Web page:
This system runs over the GPU’s memory, and it only kicks in when temperatures get too hot. If you just look at overall temperatures across laptops, it doesn’t seem like the liquid cooling is doing much. It doesn’t keep the Legion 9i cooler; it allows the Legion 9i to be smaller.

It’s easy to forget that the liquid cooling is at work, and that’s exactly how it should be. We’ve seen liquid cooling in laptops previously, but all of the implementations used a clunky exterior pump that kept you shackled to a desk. Lenovo applies liquid cooling on the Legion 9i in a way that allows it to be more portable, not less.

The charger plugged into the Lenovo Legion 9i.
Jacob Roach / Digital Trends

The liquid cooling is the essential piece that makes the Legion 9i so exciting. It’s applying an enthusiast technique in a mainstream way, providing the benefit of portability rather than extreme overclocking prowess. The Legion 9i ends up about as thick as Razer’s highly portable Blade 14, which is insane for a gaming laptop packing an RTX 4090 and a 24-core Intel CPU.

Expensive, but not crazy

We need to talk about the pricing elephant in the room, though. Starting over $3,000, the Legion 9i is too expensive for most people, but it’s shockingly close to the competition. The most direct competitor is the Alienware x16. With the weaker Core i9-13900HK, the Alienware machine is about $150 more expensive when configured with the RTX 4080 ($3,300 at the time of writing). The tables oddly turn with the RTX 4090 configurations, with the Lenovo laptop coming in close to $500 more ($3,100 compared to $3,576).

There are plenty of laptops in this class that are more expensive, too. The Razer Blade 16 comes in at $3,600 for an RTX 4080, and the MSI GT77 Titan costs an astounding $4,900 with the RTX 4090. Even Asus’ ROG Strix Scar 17 comes in at $3,500 with the RTX 4090. The Legion 9i is expensive, no doubt, but it’s not unreasonable compared to the other options in this price bracket.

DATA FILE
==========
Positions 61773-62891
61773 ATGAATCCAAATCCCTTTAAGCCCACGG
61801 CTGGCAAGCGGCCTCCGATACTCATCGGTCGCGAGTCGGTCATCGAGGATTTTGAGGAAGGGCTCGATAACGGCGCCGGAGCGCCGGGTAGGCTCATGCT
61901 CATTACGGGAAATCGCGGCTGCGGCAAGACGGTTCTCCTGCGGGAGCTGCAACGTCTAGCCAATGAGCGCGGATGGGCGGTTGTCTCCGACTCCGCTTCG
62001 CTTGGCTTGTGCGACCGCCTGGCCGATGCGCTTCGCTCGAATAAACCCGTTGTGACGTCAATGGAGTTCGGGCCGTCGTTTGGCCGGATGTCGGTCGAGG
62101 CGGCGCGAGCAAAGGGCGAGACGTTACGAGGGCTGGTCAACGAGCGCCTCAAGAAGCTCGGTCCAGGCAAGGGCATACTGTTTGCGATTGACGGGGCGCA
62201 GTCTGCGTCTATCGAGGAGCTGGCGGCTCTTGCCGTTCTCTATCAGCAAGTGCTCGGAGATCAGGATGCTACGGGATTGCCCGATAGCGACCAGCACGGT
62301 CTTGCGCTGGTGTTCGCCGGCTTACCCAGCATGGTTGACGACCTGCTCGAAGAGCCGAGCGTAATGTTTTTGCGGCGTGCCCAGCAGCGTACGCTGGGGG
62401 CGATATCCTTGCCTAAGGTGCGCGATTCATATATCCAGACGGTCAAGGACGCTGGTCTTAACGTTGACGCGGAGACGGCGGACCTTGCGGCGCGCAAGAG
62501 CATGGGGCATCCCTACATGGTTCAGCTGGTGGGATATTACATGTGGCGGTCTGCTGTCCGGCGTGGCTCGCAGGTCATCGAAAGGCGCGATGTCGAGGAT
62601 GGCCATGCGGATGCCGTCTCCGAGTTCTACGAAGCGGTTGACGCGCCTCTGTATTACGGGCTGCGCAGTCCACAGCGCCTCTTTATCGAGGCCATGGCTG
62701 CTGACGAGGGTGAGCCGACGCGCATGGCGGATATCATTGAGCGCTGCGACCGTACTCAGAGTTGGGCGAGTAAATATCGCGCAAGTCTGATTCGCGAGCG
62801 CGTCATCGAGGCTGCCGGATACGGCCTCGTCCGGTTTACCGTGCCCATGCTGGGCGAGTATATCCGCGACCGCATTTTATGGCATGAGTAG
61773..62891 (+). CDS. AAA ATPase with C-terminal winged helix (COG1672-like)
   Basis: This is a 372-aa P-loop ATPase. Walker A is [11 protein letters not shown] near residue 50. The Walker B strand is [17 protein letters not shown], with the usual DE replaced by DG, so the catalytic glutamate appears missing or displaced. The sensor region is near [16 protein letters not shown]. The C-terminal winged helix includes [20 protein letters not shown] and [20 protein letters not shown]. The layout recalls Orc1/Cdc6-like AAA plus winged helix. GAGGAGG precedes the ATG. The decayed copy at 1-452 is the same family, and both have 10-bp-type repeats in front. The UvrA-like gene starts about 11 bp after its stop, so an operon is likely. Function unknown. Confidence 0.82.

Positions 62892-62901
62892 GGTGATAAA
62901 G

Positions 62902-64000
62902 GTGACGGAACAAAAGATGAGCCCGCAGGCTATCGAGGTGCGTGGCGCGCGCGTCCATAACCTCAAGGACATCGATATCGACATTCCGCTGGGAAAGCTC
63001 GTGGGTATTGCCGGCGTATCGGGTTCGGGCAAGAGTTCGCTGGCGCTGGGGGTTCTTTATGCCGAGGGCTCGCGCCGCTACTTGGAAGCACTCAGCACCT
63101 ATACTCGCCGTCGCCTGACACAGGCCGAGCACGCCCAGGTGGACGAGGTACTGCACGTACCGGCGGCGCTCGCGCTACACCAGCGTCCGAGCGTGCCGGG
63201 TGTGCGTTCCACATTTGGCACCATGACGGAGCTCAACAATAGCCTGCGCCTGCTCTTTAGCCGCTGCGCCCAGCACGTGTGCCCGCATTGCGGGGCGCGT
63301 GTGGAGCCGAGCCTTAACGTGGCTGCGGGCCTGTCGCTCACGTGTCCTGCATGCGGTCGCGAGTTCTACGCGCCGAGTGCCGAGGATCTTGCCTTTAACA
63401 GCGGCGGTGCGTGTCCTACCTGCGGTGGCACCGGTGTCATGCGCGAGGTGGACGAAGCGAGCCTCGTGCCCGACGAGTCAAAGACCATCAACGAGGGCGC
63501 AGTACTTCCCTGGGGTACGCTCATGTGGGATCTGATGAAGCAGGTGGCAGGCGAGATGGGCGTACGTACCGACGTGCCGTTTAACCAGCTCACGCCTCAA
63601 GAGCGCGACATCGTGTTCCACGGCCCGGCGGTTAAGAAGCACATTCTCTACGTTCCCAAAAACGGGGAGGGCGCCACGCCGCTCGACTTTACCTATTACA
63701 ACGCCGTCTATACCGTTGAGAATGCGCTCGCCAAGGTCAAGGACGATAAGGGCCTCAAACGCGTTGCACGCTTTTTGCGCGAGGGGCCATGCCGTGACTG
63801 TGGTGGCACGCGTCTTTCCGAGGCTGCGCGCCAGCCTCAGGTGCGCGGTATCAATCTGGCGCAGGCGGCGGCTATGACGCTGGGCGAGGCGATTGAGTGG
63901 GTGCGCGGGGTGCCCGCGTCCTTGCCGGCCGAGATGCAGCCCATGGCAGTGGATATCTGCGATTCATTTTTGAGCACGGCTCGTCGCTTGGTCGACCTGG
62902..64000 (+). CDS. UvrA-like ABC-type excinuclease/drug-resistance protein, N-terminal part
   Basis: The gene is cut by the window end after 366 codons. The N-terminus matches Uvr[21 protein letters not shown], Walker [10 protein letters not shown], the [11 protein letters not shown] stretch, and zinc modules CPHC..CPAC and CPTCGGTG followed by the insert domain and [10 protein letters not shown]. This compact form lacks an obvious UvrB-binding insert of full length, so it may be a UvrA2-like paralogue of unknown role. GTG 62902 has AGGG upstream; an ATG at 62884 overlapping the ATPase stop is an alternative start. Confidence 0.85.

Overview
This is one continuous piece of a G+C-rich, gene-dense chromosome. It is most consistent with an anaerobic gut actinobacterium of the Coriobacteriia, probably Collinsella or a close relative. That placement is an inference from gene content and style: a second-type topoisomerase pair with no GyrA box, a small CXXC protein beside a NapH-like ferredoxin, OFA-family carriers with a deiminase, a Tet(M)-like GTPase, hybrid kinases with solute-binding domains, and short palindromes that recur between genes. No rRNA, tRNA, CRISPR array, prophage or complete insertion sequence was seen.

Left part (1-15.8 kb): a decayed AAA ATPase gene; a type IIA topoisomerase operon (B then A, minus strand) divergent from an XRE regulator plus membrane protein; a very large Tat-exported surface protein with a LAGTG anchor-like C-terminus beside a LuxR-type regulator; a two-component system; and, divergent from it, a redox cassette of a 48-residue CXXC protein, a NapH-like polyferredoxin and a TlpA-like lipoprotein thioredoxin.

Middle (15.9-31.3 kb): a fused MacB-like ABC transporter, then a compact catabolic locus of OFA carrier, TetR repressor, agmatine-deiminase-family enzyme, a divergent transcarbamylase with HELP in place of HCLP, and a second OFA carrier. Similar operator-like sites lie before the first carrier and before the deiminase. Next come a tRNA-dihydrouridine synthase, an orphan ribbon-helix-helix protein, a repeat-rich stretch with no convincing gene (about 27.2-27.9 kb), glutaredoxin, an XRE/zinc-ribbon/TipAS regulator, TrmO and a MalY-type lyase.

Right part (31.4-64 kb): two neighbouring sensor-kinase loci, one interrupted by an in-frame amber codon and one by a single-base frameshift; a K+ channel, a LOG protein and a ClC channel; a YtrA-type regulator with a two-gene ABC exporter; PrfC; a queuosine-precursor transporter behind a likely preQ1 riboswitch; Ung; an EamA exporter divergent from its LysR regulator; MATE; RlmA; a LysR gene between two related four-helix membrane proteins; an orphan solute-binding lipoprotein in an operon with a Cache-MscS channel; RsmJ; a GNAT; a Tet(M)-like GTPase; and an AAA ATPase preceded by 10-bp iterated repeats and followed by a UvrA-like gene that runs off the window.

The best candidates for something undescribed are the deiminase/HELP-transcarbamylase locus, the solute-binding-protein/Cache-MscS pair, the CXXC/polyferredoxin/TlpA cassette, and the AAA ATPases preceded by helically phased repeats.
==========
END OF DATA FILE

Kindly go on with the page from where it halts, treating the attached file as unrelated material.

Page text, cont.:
Keyboard on the Lenovo Legion 9i laptop.
Jacob Roach / Digital Trends

The Legion 9i also goes above and beyond in a way these other laptops just don’t. As mentioned, you get a separate 140W charger included with your purchase, along with a set of replaceable keycaps. Nothing matches the screen, however. Lenovo packs in a 3,200 x 2,000 mini-LED display that’s certified with DisplayHDR 1000. It comes with 1,536 full array local dimming zones, and it looks fantastic.

These extras don’t justify the price of the Legion 9i on their own, but when you’re already spending more than $3,000 on a laptop, they help it stand out in a tough crowd. Other desktop replacements feel like powerful laptops. Lenovo provides not only a powerful laptop with the Legion 9i, but also a premium experience packed with goodies.

A glimpse of greatness

Lenovo Legion 9i front view showing RGB lighting.
Jacob Roach / Digital Trends

I wouldn’t recommend the Legion 9i to everyone. It’s just not that kind of laptop that hits a perfect ratio of price and performance like Lenovo’s own Legion Pro 5. It’s without a doubt the most exciting laptop I reviewed in 2023, however, and even a couple of months after reviewing it, I’m still checking Lenovo’s website to see if I can snag one on sale.

It’s one of the rare examples of true innovation in gaming laptops, which is a market where we see component swaps on years when there’s new hardware available and minor redesigns on years when there’s not. Lenovo took a risk with the Legion 9i, and it paid off. That makes it the most exciting laptop I’ve used all year.